Aesthetic Considerations for Edentulous Patients
The aim of this chapter is to discuss factors which influence the aesthetics of complete replacement dentures.
At the end of this chapter, the clinician should understand that loss of natural teeth and subsequent alveolar resorption has a significant impact on appearance. It is possible to restore appearance with complete dentures, and good communication with the patient is essential. The clinician should understand that aesthetic requirements must be discussed carefully with the patient at the planning stage of treatment. In some cases, it is not feasible to meet the patient’s aspirations for the appearance of their dentures, and a compromise must be reached prior to commencement of treatment. The clinician should also make use of reference points such as old photographs or previous dentures with a satisfactory appearance.
When natural teeth are extracted, bone volume decreases. Bone resorption in the maxilla occurs mostly on the buccal aspect and this leads to a decrease in lip support. Biometric guides have been described to indicate where the teeth would have been positioned prior to extraction. The reference points are the epithelial band on the crest of the alveolar ridge and the incisive papilla (Fig 5-1). The epithelial band is the remnant of the gingival margins of the teeth, and varies in size. Using these landmarks as a guide, incisor teeth are placed 6 mm anterior to the incisive foramen, and the canine, premolar and molar teeth are placed 8 mm, 10 mm and 12 mm respectively from the epithelial band. In theory, if the denture teeth are placed in these positions, then the appearance of natural teeth can be restored with complete dentures. However, there are a number of aspects to consider when deciding whether to follow these guidelines. Many patients will have been edentulous for many years, and their concept of what constitutes a “normal” appearance may differ from that of a dentate patient. When biometric guides are used to guide denture aesthetics, the teeth will appear much more prominent and may not be acceptable to a patient accustomed to a “regular” denture teeth set up. Anthropometric measurements have also been used to guide the selection of anterior teeth for complete dentures. These include dividing the bizygomatic width by a factor of 16, and using the ratio of the cranial circumference to the width of the maxillary anterior teeth (estimated to be 10:1). The concept of relating tooth form to age and sex of the patient has also been used, and this approach suggests that men should have large square teeth, whereas women should have smaller rounded teeth. Certainly, these guides can be useful when the patient has not had dentures before but whether they should be used routinely is questionable.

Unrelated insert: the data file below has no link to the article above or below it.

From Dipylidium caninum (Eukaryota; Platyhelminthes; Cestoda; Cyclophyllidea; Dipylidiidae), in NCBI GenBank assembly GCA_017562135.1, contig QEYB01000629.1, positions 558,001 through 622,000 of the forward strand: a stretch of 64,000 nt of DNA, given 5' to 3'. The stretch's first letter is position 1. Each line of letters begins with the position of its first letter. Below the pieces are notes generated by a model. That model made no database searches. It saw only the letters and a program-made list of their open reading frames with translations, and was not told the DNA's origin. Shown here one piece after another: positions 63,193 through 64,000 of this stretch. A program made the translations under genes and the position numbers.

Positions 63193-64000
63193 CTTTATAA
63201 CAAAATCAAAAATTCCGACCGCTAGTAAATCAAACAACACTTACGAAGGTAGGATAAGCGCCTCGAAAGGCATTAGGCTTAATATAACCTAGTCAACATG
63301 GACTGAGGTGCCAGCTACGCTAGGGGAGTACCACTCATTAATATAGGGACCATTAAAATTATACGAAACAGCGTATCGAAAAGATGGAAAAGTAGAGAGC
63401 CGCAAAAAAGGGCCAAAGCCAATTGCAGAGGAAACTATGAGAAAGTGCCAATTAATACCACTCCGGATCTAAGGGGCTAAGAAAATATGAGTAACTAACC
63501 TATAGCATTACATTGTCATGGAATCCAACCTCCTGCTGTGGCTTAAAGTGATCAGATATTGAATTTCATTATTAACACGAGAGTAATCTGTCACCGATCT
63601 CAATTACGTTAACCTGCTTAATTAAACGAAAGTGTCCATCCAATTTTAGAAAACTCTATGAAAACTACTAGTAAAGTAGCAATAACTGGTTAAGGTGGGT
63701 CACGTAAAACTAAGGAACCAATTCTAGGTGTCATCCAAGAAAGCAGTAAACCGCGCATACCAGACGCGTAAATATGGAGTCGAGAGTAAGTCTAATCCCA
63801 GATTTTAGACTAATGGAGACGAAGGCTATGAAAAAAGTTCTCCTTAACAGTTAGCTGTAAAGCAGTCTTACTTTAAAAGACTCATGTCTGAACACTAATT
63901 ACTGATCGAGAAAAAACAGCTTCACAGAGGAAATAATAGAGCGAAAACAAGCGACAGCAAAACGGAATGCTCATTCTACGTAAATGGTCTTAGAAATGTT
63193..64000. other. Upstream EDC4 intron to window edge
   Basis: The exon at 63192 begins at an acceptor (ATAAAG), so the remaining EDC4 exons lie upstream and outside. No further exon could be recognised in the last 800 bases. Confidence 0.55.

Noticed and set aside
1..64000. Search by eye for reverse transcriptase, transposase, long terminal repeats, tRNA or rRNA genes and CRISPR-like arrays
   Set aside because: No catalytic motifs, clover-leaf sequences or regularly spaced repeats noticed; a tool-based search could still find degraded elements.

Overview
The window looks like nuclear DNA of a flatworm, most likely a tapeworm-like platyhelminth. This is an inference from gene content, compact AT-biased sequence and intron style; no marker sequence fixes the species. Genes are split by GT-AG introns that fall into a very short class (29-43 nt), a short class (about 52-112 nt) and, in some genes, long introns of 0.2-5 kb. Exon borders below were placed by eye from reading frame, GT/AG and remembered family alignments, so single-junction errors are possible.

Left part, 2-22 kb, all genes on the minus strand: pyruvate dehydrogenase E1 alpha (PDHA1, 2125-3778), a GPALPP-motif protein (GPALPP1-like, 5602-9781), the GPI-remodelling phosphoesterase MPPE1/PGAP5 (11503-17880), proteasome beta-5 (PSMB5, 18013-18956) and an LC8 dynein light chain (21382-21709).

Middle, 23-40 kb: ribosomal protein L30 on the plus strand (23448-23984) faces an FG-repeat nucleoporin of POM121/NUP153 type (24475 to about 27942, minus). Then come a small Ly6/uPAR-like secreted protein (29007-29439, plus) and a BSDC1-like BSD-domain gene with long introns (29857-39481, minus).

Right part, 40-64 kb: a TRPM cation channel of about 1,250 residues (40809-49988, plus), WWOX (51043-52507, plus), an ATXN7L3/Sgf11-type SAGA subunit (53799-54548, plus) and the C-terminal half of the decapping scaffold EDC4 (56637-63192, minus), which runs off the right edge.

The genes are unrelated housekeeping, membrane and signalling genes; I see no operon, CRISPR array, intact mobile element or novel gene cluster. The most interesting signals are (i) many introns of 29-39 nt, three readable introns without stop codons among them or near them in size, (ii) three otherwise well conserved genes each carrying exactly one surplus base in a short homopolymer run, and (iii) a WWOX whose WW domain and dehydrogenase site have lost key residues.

A further consideration is the impact of tooth position on the retention and stability of the denture. Anterior tooth position also influences speech patterns. Consequently, the approach to designing an aesthetic scheme for complete dentures must be guided by the patient’s wishes and functional requirements.
The process of developing an aesthetic scheme for anterior denture teeth begins at the jaw registration stage described in the previous chapter. The wax rims should be adjusted to indicate the desired buccolingual positioning of the teeth and the level of the occlusal plane to the technician. The clinician should check the following when undertaking this task.
Is the patient satisfied with the appearance of their previous denture? If the patient has no complaints regarding the appearance of their teeth, then the clinician should aim to copy the appearance in the new dentures. There may be some situations where the clinician may feel that an improvement can be made and this should be discussed at the assessment stage. For example, the clinician can demonstrate the effect of changing the inclination of teeth by using beading wax on the current denture. Aids such as the Alma gauge (Fig 5-2) can also be used to compare occlusal rim inclination with the inclination of teeth on a previous satisfactory denture.
Is the patient dissatisfied with the appearance of their previous denture? The clinician should decide what is the source of this dissatisfaction:
teeth are too large/too small
too much tooth visible
not enough tooth visible